1353 Adaptation Strategies for Urban Water-Electricity Resilience

Wednesday, 25 January 2017
4E (Washington State Convention Center )
Hildegaard Link, CUNY Graduate Center, New York, NY; and Y. Klein

We identify a range of  adaptation strategies for energy and water networks subject to stress during periods of extreme weather.   The study analyses the interdependence of energy and water demand in a temperate region, New York State, and an arid region, Texas.  This research asks the question: “What is the relationship between electricity use, water consumption and in extreme heat at the regional/urban scale?”  As cities brace for increasingly frequent and severe weather events and prepare infrastructure resilience plans, this question is increasingly relevant.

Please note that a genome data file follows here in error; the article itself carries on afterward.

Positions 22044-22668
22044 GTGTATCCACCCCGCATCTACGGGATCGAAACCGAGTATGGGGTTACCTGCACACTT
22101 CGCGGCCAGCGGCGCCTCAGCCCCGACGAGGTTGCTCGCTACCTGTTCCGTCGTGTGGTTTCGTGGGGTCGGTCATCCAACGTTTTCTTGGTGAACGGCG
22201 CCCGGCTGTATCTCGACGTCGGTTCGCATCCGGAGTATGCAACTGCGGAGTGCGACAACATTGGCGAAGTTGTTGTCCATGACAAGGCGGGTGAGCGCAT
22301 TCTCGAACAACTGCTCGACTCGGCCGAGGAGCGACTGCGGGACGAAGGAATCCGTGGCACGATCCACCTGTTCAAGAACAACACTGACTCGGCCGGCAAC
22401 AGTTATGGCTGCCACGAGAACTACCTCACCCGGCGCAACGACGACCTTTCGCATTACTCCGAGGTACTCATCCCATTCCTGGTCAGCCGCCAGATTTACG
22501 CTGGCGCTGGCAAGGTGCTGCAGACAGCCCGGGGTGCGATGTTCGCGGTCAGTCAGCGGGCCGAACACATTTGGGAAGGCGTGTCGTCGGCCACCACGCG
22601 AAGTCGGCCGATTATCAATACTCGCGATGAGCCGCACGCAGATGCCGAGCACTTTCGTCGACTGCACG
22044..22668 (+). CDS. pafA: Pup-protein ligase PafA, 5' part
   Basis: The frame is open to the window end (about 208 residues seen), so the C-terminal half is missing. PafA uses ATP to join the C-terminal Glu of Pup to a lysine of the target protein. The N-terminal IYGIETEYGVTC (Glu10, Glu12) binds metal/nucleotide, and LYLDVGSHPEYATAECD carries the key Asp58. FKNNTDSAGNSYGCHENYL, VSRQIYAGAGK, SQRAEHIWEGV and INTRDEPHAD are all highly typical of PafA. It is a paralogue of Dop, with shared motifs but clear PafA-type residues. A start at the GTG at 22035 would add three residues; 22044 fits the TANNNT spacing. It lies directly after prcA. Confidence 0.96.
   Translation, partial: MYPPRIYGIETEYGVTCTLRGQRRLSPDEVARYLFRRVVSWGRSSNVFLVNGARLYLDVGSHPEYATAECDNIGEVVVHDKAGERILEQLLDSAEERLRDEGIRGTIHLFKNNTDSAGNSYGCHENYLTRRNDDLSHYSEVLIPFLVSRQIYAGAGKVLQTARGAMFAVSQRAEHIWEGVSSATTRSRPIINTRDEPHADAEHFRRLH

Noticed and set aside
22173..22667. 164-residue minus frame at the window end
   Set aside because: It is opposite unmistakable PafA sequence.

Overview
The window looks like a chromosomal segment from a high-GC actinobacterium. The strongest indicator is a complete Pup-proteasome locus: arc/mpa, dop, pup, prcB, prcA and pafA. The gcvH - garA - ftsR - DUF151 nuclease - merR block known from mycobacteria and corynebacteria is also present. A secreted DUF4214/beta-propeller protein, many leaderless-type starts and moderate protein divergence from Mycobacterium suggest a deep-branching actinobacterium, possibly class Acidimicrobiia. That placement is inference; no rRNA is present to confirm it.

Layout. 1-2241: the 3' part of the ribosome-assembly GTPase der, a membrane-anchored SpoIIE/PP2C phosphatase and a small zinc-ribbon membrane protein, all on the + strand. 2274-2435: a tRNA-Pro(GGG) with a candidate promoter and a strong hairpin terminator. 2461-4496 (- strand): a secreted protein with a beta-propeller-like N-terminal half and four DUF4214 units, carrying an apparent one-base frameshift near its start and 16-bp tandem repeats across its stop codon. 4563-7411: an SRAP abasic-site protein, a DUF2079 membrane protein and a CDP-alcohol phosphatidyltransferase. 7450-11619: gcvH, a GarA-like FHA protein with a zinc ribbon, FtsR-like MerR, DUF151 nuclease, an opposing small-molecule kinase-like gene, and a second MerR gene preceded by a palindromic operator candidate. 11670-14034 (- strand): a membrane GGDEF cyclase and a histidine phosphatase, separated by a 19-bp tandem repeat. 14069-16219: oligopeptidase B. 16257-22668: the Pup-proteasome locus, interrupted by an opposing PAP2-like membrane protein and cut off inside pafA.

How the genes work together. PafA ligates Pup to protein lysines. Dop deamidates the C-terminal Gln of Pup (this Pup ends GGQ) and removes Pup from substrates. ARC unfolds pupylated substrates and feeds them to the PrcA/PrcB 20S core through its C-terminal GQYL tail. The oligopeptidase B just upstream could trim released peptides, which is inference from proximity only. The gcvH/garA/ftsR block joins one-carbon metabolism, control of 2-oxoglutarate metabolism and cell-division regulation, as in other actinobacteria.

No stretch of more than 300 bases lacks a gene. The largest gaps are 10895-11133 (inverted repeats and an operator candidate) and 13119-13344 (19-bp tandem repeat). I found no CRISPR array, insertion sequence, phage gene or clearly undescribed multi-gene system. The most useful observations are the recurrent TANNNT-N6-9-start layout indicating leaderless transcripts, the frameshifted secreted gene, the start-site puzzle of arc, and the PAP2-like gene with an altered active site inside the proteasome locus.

Water-energy interdependencies in the energy sector suggest that changing precipitation patterns can have impacts across all sectors of the economy. Climate change-based reductions of the quantity of water available for electricity generation are of particular concern. Understanding correlations between water and electricity use in varying weather conditions will enhance emergency response and electricity/water demand management in hot weather.

This research uses exploratory data analysis to examine relationships between seasonal and regional variation in water and electric energy use in New York and Texas.  We will compare spatially explicit weather data with regional energy use and water use data using a range of spatial statistics techniques.  Expected results will be partial correlation of energy and water use with both energy and water use increasing in hot weather.  We anticipate that estimated relationships between seasonal water and electricity demands will facilitate collaboration between water and energy utilities to manage the consumption nexus.

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